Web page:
Mulch may not sound pretty but it's the icing on the cake after other planting tasks like testing and prepping soil for planting.
"Mulch is the last thing you do," said Charles Phillips, Columbia County agent for the University of Georgia Extension Service.
The organic substance made from cut up trees, tree bark, leaves and grass is placed on flower beds and around trees and shrubs to lock in moisture and enhance root growth and appearance.
There are as many different types of mulch as cake frosting.
Mulch sold in stores includes pine bark, pine straw, cypress mulch and combinations of soil and organic materials.
The city sells mulch by the truckload at the landfill off U.S. Highway 1. It takes the yard debris and cuttings people leave on the street and grinds it up and separates it. Cost for a pickup truck load depends on the size of the truck, $5 for small trucks and $10 for large ones.
Some people make their own mulch from grass clippings, leaves and existing pine straw in their yards.
Unlike pruning or planting bulbs, mulching doesn't need to be done at a certain time, but incorporated as a regular task for gardeners, according to Jenny Addie of Green Thumb West nursery in Martinez.
"Now if you mulch, it not only holds in moisture but protects the roots of the plants during the winter," said Mrs. Addie.
Mr. Phillips said most organic mulches works well in the Augusta and Aiken area. He said the main problem is when gardeners spread mulch too deeply.
"If it's over 3 inches, they'll (plants) try to put in a new root system," he said. Mr. Phillips recommends placing 3 inches or less of mulch around plants or in flower beds, making sure it is loose enough for both air and water to circulate freely.
Ed Hensley of Bricker's Organic Farms in Augusta recommends cypress mulch, which is available in three different grades. He also sells pine bark and hardwood tree mulches. Mr. Hensley doesn't sell pine straw and doesn't recommend it because he said it is a haven for insects and a fire hazard.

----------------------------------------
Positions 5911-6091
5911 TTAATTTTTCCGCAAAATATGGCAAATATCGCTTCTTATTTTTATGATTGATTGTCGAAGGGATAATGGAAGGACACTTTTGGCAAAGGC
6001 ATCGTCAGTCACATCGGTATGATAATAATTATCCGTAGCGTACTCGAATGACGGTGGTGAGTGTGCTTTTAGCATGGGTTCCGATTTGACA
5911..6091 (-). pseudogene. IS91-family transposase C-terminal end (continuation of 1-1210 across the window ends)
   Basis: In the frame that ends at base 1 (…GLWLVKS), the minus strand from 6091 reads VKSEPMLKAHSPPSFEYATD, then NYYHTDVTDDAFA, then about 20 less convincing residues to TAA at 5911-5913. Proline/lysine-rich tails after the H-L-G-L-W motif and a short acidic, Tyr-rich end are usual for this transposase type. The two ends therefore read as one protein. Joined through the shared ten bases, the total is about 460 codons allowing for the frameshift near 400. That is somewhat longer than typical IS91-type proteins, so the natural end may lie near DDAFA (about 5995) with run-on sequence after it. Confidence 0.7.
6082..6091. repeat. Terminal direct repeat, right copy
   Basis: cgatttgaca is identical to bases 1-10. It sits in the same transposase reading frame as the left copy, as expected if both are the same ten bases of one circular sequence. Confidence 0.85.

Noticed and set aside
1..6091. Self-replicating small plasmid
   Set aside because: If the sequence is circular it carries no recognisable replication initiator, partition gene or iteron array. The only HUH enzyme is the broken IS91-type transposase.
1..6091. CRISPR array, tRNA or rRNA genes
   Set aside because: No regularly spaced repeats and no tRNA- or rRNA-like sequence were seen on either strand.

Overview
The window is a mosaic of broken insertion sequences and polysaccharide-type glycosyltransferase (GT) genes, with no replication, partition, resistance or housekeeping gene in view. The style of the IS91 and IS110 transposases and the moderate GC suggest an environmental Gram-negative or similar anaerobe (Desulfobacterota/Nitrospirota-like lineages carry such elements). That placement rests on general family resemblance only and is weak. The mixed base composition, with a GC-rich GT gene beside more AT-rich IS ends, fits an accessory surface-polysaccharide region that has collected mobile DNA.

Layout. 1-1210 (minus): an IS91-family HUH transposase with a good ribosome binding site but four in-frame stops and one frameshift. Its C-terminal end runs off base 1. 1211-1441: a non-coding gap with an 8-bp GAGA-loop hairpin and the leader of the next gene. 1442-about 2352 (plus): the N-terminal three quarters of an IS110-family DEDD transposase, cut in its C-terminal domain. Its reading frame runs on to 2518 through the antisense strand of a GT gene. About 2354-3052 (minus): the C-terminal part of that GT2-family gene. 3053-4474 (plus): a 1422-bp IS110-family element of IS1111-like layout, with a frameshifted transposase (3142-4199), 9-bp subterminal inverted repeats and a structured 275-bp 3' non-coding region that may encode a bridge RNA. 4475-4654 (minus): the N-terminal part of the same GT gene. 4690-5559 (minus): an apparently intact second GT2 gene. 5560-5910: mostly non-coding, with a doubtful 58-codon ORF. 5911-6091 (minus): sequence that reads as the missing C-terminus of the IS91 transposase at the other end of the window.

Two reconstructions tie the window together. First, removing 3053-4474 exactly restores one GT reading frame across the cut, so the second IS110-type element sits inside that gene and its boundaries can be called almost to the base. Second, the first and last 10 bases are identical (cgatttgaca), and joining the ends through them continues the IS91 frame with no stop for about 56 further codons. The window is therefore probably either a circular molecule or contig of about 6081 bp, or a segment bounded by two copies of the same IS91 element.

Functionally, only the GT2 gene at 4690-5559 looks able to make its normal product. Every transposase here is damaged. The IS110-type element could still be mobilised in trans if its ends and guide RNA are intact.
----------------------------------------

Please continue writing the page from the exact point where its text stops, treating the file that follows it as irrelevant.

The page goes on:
Cypress bark is known as the "cadillac of mulches" according to Sid Mullis of the University of Georgia Extension Service office for Augusta-Richmond County.
Mr. Hensley said cypress lasts longer -- up to 10 years -- and its cedar base provides a natural insect repellent lacking in other trees. Cypress is also less flammable than mulch like pine needles.
It also prevents weed growth -- although gardeners need to weed before they mulch.
An important tip is to work decomposed mulch thoroughly into the soil. Mrs. Addie advises to do so twice a year, particularly on bedding plants.
Reader's Digest 1001 Hints & Tips for your Garden emphasizes mulching to prevent frost damage. In Augusta the first frost occurs around the end of October or first of November. Placing mulch on plants early adequately prepares them for the shock of cool weather.
Mulching is a covering of the surface area around plants with organic or inorganic material. The purpose is to conserve moisture, inhibit weed growth and give a finished appearance.
Gardeners should use between 1 to 3 inches of mulch, depending on the consistency of the material. Looser materials can be placed up to 3 inches above the soil, more compressed materials should be only 1 to 2 inches deep.
The following is a list of common organic mulch materials and important factors of each:
Leaves: Work best when shredded and aged a little before use. Best mulch for attracting earthworms.
Wood chips (such as cypress): High durability, ideal for pathways.
Dried grass clippings: Readily available, decompose quickly and release many nutrients.
Bark nuggets or chips (such as pine): Durable and attractive; packaged and easily transported.
Newspaper: Good weed preventer; cover with dried grass clippings to keep from blowing away.
Pine straw: Refined appearance, will not change soil pH.
Source: Organic Gardening magazine